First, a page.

Promising Young Woman trailblazed its way through awards season, winning Best Original Screenplay and picking up nominations for Best Picture, Best Director and Best Actress at the Academy Awards. While her fellow nominees were all three or more feature films into their careers, this marks Emerald Fennell’s feature film directorial debut. As writer, director and co-producer she’s completely invested in Promising Young Woman, a title and understatement in the wake of the film’s success. Also surprising is that Margot Robbie is signed on as a producer, an A-list star who could have played Cassie if it weren’t for the risk of overwhelming the indie spirit of this dark comedy revenge thriller. Besides the weird parallels with Harley Quinn, Robbie makes way for Carey Mulligan as Cassie, who owns and immerses herself in the role.
It’s a healthy reminder of just how good Mulligan is… after impressing with a purposefully subdued turn in The Dig opposite Ralph Fiennes. Often taking on quieter, more nuanced roles, Mulligan sinks into her characters so much that you often lose perspective on her actual performance. Promising Young Woman gives her a chance to really flaunt her range, essentially playing a few characters in her vigilante takedown. Going blonde, she wields the sex appeal of her character as a siren, luring men into compromising situations after they prey on her seemingly vulnerable state.
Playing Cassie Thomas, a 30-year-old medical school drop out, she finds herself moonlighting as a vigilante by night. Enduring her coffee shop day job and living with her parents, Cassie commits her life to avenging the death of her best friend who was a rape victim. When she’s reconnected to her friend’s past and a life-altering incident at medical school, Cassie’s thirst for revenge is reignited, leading her to key figures who dismissed her friend’s accusations.
Roll Red Roll documented a small town’s attempt to diffuse serious rape allegations and an associated investigation when it involved football teamsters. While set in a football team instead of at a medical school, this could have been the prequel to Promising Young Woman. An eerie and timely documentary, Roll Red Roll explores double standards when it comes to protecting offenders and downplaying victims in the “fog” of sexual violence. Being under the influence, taking advantage of the vulnerable and even celebrating these conquests, Promising Young Woman expands on a rape scenario years after the dust has settled. A boy has grown into a man, yet the rot of his actions are about to catch up with him thanks to a revenge-fueled and brokenhearted best friend forever.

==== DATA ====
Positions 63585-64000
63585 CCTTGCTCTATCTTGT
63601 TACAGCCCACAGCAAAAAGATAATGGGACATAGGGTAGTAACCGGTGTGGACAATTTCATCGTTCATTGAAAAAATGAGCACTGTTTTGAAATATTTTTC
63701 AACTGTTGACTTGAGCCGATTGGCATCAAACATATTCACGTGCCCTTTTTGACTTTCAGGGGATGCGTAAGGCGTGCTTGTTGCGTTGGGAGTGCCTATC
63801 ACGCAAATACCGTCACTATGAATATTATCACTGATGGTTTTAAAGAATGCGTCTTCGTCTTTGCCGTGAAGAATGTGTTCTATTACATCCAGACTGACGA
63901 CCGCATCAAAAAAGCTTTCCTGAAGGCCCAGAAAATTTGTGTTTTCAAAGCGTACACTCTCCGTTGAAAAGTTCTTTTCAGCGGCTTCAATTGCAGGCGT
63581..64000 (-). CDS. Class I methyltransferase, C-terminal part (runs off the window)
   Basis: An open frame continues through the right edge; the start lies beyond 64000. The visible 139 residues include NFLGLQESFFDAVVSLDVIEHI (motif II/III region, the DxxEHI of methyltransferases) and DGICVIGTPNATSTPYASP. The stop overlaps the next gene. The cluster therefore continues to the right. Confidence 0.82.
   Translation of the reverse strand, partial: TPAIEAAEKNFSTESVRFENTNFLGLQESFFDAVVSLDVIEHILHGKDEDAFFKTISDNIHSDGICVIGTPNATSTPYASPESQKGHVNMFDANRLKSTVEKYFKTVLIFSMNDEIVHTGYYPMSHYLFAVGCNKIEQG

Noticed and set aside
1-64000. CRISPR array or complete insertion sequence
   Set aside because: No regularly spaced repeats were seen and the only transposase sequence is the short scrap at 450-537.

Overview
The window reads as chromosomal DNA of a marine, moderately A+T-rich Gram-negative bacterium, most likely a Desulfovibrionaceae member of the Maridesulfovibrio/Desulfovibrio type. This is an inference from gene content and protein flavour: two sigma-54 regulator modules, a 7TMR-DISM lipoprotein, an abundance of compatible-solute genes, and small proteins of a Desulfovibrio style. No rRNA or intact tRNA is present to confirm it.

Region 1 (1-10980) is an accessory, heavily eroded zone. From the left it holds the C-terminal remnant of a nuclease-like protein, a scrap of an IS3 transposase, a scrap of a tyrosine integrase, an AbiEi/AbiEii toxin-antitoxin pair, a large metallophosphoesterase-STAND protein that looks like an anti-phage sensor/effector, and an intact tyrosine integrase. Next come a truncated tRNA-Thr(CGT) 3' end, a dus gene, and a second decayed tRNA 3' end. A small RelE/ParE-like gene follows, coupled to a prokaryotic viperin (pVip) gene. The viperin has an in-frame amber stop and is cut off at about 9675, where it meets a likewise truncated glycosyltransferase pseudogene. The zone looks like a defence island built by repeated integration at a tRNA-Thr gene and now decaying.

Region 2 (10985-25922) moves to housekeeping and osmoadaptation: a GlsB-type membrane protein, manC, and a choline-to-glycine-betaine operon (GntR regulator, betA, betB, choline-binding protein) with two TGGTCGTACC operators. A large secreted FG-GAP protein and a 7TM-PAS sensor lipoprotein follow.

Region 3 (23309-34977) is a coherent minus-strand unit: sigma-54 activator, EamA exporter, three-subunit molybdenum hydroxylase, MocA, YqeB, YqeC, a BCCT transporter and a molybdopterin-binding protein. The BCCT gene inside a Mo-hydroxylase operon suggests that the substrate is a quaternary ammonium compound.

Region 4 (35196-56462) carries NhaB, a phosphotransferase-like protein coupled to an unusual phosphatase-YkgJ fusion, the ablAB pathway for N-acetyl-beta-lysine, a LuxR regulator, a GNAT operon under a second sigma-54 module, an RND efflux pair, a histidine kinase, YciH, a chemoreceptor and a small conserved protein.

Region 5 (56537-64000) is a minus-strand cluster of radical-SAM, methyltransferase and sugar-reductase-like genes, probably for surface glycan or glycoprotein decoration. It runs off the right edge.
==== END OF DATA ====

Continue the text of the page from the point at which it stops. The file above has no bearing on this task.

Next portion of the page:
“…and your point is?”
Emerald Fennell has unleashed a timely film, picking up on today’s attempt to deconstruct long held beliefs, toxic behaviour and twisted truths. Promising Young Woman isn’t just a thriller about exacting revenge and seeking justice, it’s a wake up call to the hapless bystanders. While not as explicit, inaction is essentially aiding and abetting perpetrators. Promising Young Woman’s form of street justice finds Cassie trying to strike fear into the hearts of casual sex offenders, but it’s the not-so-subversive message that makes it so powerful.
It’s a strange brew of quirky comedy, dark comedy, charming romance and thriller. The offbeat fun of Cassie taking trolling toxic men to the next level is juxtaposed with her unenthusiastic day job and wallflower ambitions. The dark comedy comes through strongly in her femme fatale escapades as she tries to stay ahead of her double life. The lighthearted romance sees Cassie trying to restore her hope in men while the revenge thriller element goes dark in the vein of The Girl with the Dragon Tattoo.
Taking kitsch décor design elements to accentuate her parent’s stuck-in-time attitude and taste, the production design is alive with meaning, taking a few pages from Stanley Kubrick even. The soundtrack is just as affected, eclectic enough to warrant a throwback to Juice Newton. Adopting cosplay in Cassie’s many forms and sub-characters, this modest film completely outperforms itself. Supported by the likes of Alison Brie, Jennifer Coolidge, Clancy Brown and Connie Britton, Promising Young Woman’s a stellar indie film that also gives comedian-turned-actor Bo Burnham space to shine.
Fennell isn’t afraid to make bold choices, which pay off more often than not. It’s this fearless spirit that drives the multi-genre thriller, maintaining its swagger without losing sight of entertainment value. Wickedly funny, subversive and full of twists, Promising Young Woman is everything it wants to be, sending a strong message without beating you over the head. It’s exciting to see what Fennell dreams up next and bolstered by Mulligan in full flight, it wouldn’t be surprising if the duo collaborated on a few more projects together.
The bottom line: Bold